This documents the Servo library for controlling RC servomotors. It is implemented as a thin layer over the built-in timer peripherals.

You can use this library in the IDE by choosing the Servo item under the Sketch > Import Library... menu.

If you are using the Unix toolchain, the library is located in the /libraries/Servo/ libmaple directory.

Servo Class Reference

You can construct a Servo object by including the declaration

Servo servo;

in your sketch. This will create a Servo object called servo. You can then use any of its methods; for instance, to control a servomotor attached to pin 9, you could write

class Servo

Class for interfacing with RC servomotors.

Public Functions

Construct a new Servo instance.

The new instance will not be attached to any pin.

bool attach(uint8 pin, uint16 minPulseWidth = SERVO_DEFAULT_MIN_PW, uint16 maxPulseWidth = SERVO_DEFAULT_MAX_PW, int16 minAngle = SERVO_DEFAULT_MIN_ANGLE, int16 maxAngle = SERVO_DEFAULT_MAX_ANGLE)

Associate this instance with a servomotor whose input is connected to pin.

If this instance is already attached to a pin, it will be detached before being attached to the new pin. This function doesn’t detach any interrupt attached with the pin’s timer channel.

  • pin -

    Pin connected to the servo pulse wave input. This pin must be capable of PWM output.

  • minPulseWidth -

    Minimum pulse width to write to pin, in microseconds. This will be associated with a minAngle degree angle. Defaults to SERVO_DEFAULT_MIN_PW = 544.

  • maxPulseWidth -

    Maximum pulse width to write to pin, in microseconds. This will be associated with a maxAngle degree angle. Defaults to SERVO_DEFAULT_MAX_PW = 2400.

  • minAngle -

    Target angle (in degrees) associated with minPulseWidth. Defaults to SERVO_DEFAULT_MIN_ANGLE = 0.

  • maxAngle -

    Target angle (in degrees) associated with maxPulseWidth. Defaults to SERVO_DEFAULT_MAX_ANGLE = 180.

Side Effects::

May set pinMode(pin, PWM).


true if successful, false when pin doesn’t support PWM.

bool attached()

Check if this instance is attached to a servo.

Return:true if this instance is attached to a servo, false otherwise.

int attachedPin()

Get the pin this instance is attached to.

Return:Pin number if currently attached to a pin, NOT_ATTACHED otherwise.

bool detach()

Stop driving the servo pulse train.

If not currently attached to a motor, this function has no effect.

Return:true if this call did anything, false otherwise.

void write(int angle)

Set the servomotor target angle.

  • angle -

    Target angle, in degrees. If the target angle is outside the range specified at attach() time, it will be clamped to lie in that range.



int read()

Get the servomotor’s target angle, in degrees.

This will lie inside the range specified at attach() time.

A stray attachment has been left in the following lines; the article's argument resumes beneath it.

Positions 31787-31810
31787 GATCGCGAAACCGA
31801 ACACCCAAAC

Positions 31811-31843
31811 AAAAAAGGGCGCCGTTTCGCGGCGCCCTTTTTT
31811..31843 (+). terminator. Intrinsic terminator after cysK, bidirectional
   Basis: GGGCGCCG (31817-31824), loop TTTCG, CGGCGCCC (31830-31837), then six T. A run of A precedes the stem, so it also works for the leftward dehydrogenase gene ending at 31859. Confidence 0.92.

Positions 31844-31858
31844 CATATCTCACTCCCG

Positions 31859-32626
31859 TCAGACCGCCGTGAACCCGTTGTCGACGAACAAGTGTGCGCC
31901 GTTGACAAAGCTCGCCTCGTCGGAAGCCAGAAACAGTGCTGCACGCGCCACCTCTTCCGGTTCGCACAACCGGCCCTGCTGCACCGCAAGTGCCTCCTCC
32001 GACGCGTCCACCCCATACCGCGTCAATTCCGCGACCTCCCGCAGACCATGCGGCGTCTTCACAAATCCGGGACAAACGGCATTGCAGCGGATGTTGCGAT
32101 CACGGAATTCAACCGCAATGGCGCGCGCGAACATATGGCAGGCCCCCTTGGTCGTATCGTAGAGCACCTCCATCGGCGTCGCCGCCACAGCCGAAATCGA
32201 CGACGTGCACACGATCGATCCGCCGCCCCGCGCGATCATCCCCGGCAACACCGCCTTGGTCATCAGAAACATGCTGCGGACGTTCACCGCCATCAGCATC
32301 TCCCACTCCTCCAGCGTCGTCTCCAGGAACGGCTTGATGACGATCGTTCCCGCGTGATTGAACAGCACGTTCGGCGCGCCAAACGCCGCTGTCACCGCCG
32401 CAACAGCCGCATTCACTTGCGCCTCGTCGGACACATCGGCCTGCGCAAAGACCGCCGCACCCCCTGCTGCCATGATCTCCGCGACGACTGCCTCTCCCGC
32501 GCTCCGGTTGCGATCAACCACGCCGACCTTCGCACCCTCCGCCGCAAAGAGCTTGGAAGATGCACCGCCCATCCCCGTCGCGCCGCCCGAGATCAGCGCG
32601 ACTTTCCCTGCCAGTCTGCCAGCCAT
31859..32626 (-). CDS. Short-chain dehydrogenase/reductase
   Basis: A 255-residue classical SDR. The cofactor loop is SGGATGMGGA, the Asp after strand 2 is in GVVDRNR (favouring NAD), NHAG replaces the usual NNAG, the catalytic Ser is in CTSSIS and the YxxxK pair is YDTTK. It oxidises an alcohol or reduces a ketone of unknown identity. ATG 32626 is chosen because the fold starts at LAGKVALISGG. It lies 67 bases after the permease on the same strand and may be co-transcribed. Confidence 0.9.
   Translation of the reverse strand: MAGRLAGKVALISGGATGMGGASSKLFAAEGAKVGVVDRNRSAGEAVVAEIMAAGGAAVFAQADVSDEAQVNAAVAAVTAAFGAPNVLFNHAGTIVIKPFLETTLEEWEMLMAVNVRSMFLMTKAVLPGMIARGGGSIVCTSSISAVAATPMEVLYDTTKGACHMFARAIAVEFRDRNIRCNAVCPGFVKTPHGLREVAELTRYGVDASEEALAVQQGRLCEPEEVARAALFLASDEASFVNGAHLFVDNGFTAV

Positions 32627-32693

void writeMicroseconds(uint16 pulseWidth)

Set the pulse width, in microseconds.

  • pulseWidth -

    Pulse width to send to the servomotor, in microseconds. If outside of the range specified at attach() time, it is clamped to lie in that range.



uint16 readMicroseconds()

Get the current pulse width, in microseconds.

This will lie within the range specified at attach() time.


Arduino Compatibility

The Servo class provides a public interface identical to the Arduino version’s documented functionality (as of Arduino 0021), so in most cases, this library will be a drop-in replacement.

However, there are some differences, essentially at the level of implementation details.

The major difference is that while the Arduino implementation drives servos with “bit-banged” PWM (in the sense that timer interrupt handlers are used to manually toggle pins), the Maple implementation uses timers to drive the PWM directly.

Consequently, the Maple implementation only allows Servo instances to attach to pins that support PWM.

To determine if a pin supports PWM, you can either check if “PWM” appears next to its number on your board’s silkscreen, or look for it in the list of boardPWMPins in your board’s hardware documentation.

RC Servos expect a pulse approximately every 20ms. In the Maple implementation, periods are set for entire timers, rather than individual channels. Thus, attach()ing a Servo to a pin can interfere with other pins associated with the same timer[1].

Because of this, we recommend connecting multiple servomotors to pins which share a timer, in order to keep as many timers free for other purposes as possible. Consult your board’s Timer Pin Map to match up pins and timer channels.

And here’s some fine print:

  • Although it is not publicly documented to do so, the Arduino implementation of attach() returns the timer channel associated with the newly-attached pin, or 0 on failure (as of Arduino 0021). The Maple implementation returns true on success, and false on failure (and this is its documented behavior).
  • In another bit of undocumented behavior, the Arduino implementation of write() also treats its argument as an angle or a pulse width depending on its value. This is a bad idea, and we don’t do it.


[1]The Arduino implementation also captures timer channels in groups as more Servo objects are attached, but the details of which channels have their periods reset when are slightly different.